This is the first week of autumn–my favorite time of year! I thought this week’s blog would be a great time for a beautiful fall craft and a devotional object lesson tie-in. Sounds like a great idea, right? If only I’d known 🙁
First, I researched my fall facts. (Did you know it’s not the cool weather that turns leaves into brilliant reds and oranges but the lack of sunlight?)
Then I read through different verses and highlighted this one as a devotional tie-in to the craft.
Let your light shine so others can see it. Then they will see the good things you do. And they will bring glory to your Father who is in Heaven.Matthew 5:16
Next, I searched Pinterest for a kid-friendly fall craft, something simple enough for kids and a great addition to fall home decor.
The epic fail
I pulled a mason jar from the kitchen cupboard; mod podge (craft glue) and a brush from my craft closet; and went outside to gather fall leaves (and to the store to get silk ones just in case). Then I went to work.
I brushed mod podge, the craft glue, on the back of the real leaves and pressed them on the mason jar.
I brushed mod podge on the silk leaves and pressed them on the jar.
Well, let’s try Elmer’s Glue-All instead.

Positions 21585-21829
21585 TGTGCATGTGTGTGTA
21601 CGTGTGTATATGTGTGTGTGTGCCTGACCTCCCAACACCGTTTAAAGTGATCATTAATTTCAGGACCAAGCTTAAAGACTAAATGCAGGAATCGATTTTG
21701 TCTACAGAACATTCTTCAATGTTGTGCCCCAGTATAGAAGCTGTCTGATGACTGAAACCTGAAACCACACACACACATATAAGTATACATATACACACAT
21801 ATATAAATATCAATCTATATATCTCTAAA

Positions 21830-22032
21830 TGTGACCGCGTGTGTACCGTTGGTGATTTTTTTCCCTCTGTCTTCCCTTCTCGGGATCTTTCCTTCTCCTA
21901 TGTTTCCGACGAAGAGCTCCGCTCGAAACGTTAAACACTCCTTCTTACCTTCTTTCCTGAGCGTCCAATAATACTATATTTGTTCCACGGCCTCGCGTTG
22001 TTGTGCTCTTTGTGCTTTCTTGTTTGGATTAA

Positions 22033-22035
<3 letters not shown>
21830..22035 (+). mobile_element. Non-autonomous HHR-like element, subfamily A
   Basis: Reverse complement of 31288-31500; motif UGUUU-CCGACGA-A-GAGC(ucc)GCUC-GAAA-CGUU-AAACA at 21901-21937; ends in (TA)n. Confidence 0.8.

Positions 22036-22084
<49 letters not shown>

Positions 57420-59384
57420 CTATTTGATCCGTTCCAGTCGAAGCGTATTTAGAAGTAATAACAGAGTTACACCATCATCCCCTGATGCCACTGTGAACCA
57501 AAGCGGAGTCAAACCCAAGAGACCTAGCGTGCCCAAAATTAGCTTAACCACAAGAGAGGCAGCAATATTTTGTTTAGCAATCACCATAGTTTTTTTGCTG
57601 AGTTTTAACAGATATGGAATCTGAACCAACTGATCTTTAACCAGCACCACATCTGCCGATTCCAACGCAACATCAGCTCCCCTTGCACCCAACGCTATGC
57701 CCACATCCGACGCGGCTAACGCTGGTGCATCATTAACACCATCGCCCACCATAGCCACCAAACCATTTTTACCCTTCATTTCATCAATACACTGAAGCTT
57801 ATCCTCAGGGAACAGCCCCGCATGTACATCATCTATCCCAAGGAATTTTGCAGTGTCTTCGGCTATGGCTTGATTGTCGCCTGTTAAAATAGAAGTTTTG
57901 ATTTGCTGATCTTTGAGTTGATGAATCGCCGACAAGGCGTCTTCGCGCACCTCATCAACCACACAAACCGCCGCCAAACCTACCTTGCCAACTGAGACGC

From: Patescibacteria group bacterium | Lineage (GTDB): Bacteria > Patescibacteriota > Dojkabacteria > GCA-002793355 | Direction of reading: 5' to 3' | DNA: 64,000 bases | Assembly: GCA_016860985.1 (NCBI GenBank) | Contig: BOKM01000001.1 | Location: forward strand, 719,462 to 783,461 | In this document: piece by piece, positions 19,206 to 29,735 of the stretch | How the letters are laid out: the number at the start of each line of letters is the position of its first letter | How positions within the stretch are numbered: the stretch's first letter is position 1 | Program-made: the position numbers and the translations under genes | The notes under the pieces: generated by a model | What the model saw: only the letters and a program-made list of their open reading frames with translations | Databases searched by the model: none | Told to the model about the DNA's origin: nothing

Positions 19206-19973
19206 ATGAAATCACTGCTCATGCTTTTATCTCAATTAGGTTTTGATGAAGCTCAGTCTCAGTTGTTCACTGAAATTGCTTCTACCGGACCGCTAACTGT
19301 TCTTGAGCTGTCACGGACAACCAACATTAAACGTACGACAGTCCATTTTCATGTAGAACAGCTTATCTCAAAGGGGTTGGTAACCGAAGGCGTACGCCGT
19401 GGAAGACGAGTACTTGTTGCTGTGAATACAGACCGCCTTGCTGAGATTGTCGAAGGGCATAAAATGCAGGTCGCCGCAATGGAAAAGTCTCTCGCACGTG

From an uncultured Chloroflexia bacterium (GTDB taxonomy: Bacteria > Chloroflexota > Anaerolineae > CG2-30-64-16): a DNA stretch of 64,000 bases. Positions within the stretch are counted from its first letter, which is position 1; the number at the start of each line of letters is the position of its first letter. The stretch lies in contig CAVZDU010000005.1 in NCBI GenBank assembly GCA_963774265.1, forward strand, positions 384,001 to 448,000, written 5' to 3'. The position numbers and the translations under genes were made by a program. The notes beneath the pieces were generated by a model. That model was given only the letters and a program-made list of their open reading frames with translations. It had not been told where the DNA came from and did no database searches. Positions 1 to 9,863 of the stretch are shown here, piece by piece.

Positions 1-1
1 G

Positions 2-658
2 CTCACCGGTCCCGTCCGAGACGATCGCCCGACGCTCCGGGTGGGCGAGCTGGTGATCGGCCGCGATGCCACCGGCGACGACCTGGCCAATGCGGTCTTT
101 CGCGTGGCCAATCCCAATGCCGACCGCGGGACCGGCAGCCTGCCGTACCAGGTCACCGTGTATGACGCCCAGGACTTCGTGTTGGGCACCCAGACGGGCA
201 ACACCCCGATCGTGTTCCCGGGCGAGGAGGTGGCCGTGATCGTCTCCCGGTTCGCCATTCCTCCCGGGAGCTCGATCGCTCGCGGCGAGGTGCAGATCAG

Maybe if I brushed tempera paint onto the leaf and pressed it onto the side jar.
So I went back and did what I should have done in the first place–read the comments on the Pinterest craft.
"I tried this..it was an epic Pinterest fail!"
"This was a disaster. lol!!"
"Mod Podge didn't work for this, at least not for me. What am I missing here?"
The ones who’d saved the failed craft were those who used a glue gun, not exactly a kid-friendly craft.
There’s nothing so disappointing as making plans and having them fall apart. Kids experience disappointment all the time. A pool party that rainclouds ruin. A sleepover that’s cancelled because someone’s sick. A Pinterest craft that’s an epic fail. A friend that’s let your son or daughter down.
It’s like what they hoped and worked for was all for nothing.
What are you going to do?
I understand when parents try to comfort their kids. But I get frustrated when they go over the top trying to fix things–buy them ice cream, promise a bigger better party than the one that got canceled. Disappointments happen. We’re not going to be around to fix things all the time. But we can help them handle disappointments in a way healthy way and explain a few options.
Option #1 – Feel sorry for yourself
Option #2 – Call up a friend and complain. “Nothing is turning out right. What am I going to do?!”
Option #3 – Ask for help and take on the challenge to come up with a creative solution.
Instead of feeling down about what you can’t do, turn your energy toward what you can. Finding a creative alternative might just turn a flop into an unexpected surprise.
Be full of joy in the Lord always. I have learned to be satisfied with the things I have and with everything that happens. Philippians 4:4, 11 (ncv)
Have your plans ever flopped? How did you handle it?
How do you help your kids handle disappointment?